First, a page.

Developing a new pharmacological therapy using different combinations of adenosine, lidocaine and magnesium for asphyxial cardiac arrest in rats

Djabir, Yulia Yusrini (2014) Developing a new pharmacological therapy using different combinations of adenosine, lidocaine and magnesium for asphyxial cardiac arrest in rats. PhD thesis, James Cook University.

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Background: Around 17 million people die from cardiac arrest worldwide every year, but no drug therapy has been shown to improve survival. Failure to adequately rescue the heart and brain leads to post-resuscitation syndrome, including coagulopathy imbalances, organ failure and death. Adenosine and lidocaine (AL) have been shown to elicit cardioprotection in cardiac surgery and haemorrhagic shock. In an effort to translate this protection to cardiopulmonary resuscitation, the effects of AL on cardiac and haemodynamic rescue were examined following asphyxial-induced cardiac arrest in the rat.

Methods: All studies employed asphyxial-induced cardiac arrest rat model. Cardiac arrest, defined as mean arterial pressure (MAP) <10 mmHg, was induced by stopping the ventilator and clamping the line for 8 minutes. Resuscitation attempt comprises of 0.5 mL intravenous drug injection, declamping ventilator line, and chest compressions (300 min⁻¹). The end points were return of spontaneous circulation (ROSC), haemodynamics during or following resuscitation, and ECG stability at different temperatures. When applicable, coagulopathy was assessed using plasmatic PT and aPTT tests and whole blood thromboelastometry. The level of statistical significance was p<0.05.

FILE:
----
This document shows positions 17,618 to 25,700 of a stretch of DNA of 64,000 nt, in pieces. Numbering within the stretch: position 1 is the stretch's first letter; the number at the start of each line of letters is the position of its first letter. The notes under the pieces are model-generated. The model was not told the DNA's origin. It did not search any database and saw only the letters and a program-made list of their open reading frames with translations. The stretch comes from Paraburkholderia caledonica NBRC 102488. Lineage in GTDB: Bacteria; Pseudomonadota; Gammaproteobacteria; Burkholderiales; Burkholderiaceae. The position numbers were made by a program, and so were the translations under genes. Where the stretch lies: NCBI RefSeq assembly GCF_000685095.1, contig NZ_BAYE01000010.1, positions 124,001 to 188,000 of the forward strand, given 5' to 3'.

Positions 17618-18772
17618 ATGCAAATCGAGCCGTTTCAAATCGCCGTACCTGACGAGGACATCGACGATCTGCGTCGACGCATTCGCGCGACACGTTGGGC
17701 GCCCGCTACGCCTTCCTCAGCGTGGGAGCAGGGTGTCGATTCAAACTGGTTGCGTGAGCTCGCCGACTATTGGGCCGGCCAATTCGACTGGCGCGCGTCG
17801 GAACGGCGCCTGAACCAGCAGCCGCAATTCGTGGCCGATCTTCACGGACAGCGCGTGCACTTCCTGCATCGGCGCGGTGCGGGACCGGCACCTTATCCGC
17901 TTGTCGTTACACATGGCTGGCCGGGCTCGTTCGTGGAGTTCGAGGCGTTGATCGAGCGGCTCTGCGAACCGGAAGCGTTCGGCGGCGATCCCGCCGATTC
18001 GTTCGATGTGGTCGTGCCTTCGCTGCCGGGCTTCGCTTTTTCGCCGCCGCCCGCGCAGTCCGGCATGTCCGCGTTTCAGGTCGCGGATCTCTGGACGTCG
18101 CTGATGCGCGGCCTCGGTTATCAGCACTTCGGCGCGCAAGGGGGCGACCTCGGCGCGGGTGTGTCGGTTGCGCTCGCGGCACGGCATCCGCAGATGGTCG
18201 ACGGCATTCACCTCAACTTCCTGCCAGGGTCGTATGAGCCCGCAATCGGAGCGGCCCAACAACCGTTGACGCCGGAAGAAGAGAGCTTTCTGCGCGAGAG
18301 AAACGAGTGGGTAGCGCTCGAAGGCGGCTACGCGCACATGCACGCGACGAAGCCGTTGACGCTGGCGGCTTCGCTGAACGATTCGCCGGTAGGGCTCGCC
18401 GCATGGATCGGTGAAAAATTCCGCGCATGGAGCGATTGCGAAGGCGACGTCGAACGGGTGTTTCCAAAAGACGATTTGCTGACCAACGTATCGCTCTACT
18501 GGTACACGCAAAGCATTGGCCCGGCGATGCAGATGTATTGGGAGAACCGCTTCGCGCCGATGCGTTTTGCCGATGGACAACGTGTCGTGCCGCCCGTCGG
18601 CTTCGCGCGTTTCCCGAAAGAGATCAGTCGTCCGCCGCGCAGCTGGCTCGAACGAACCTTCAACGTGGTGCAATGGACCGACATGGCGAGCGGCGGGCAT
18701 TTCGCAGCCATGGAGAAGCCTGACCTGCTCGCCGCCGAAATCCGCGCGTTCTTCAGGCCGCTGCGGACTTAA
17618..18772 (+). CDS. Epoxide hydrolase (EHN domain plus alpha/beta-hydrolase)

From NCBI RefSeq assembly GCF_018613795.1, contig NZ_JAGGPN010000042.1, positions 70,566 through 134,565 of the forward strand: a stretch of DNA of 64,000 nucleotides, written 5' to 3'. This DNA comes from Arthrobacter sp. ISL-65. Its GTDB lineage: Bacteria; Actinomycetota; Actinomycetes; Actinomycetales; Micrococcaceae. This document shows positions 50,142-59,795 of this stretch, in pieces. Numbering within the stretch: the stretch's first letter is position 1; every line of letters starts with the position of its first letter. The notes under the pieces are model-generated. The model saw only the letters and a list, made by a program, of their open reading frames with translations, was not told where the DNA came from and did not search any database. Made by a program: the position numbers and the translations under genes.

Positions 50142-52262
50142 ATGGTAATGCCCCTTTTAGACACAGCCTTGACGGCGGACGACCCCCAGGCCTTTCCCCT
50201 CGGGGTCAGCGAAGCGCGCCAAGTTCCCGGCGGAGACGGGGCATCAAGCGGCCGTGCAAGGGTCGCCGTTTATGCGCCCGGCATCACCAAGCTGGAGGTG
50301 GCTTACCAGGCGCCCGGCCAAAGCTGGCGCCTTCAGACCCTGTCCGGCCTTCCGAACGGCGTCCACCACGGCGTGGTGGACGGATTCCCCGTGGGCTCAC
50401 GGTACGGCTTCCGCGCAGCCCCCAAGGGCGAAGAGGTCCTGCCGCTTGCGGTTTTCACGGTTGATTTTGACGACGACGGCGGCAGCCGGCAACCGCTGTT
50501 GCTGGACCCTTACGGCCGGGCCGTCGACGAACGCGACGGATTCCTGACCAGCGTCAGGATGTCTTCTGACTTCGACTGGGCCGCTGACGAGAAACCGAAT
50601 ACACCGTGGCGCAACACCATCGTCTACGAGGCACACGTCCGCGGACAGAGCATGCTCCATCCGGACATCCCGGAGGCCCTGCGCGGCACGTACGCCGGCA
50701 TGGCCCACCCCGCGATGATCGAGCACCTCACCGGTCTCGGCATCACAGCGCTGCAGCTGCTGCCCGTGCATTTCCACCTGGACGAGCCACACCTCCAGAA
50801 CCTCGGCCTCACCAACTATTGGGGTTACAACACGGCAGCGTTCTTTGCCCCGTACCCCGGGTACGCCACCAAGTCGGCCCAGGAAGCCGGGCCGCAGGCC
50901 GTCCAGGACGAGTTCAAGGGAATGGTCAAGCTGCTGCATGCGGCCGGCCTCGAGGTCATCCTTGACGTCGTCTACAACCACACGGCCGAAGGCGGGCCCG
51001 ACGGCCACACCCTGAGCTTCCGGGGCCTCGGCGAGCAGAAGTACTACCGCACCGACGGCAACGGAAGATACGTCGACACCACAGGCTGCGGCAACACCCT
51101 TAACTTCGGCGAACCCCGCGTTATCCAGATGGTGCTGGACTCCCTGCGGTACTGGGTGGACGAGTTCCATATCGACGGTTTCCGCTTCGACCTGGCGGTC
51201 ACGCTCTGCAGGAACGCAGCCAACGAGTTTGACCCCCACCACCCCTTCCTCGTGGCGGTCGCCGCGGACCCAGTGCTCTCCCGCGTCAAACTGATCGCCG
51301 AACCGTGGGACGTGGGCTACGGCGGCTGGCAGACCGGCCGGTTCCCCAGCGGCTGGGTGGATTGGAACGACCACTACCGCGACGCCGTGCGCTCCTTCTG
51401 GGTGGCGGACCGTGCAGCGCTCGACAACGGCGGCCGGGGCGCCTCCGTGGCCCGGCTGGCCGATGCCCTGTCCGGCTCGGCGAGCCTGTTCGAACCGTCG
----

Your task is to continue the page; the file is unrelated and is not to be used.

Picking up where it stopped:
Experimental design: After obtaining the optimal AL dose, the first study is designed to assess the effect of adenosine (A 0.48 mg), lidocaine (L 1.0 mg), AL (0.48/1.0 mg) and saline (0.9% NaCl) on ROSC, haemodynamic rescue and ECG stability during compression phase every 5 min over 60 min. The animal’s temperature was allowed to drift (34-35°C). The second study examined the effect of intra arrest and post-resuscitation moderate hypothermia (28-32°C) versus normothermia (36-37°C) among the different treatment groups (AL, lidocaine or saline, n=8) during intermittent compression phase and following one 60 sec set of compressions. An adenosine group was not included due to high mortality in the first study. In the third study, the effect of Mg²⁺ addition was examined during post- ROSC moderate hypothermia (28-32°C) with 6 group treatments (n=8): 1) saline; 2) adenosine-Mg²⁺ (AM); 3) lidocaine-Mg²⁺ (LM), 4) AL-Mg²⁺ (ALM), 5) AL, and 6) Mg²⁺ alone (Mg). Post-arrest coagulopathy was also assessed. The fourth study investigated the effects of ALM (n=10) compared to saline (n=12) on ROSC, ECG rhythm, postresuscitation haemodynamics, coagulopathy and neurohistological changes following intra-arrest hypothermia and two-hour active rewarming post resuscitation. Lastly, ALM (n=12) was then compared with standard-of-care epinephrine (n=12) with the same resuscitation and temperature protocol as the fourth study.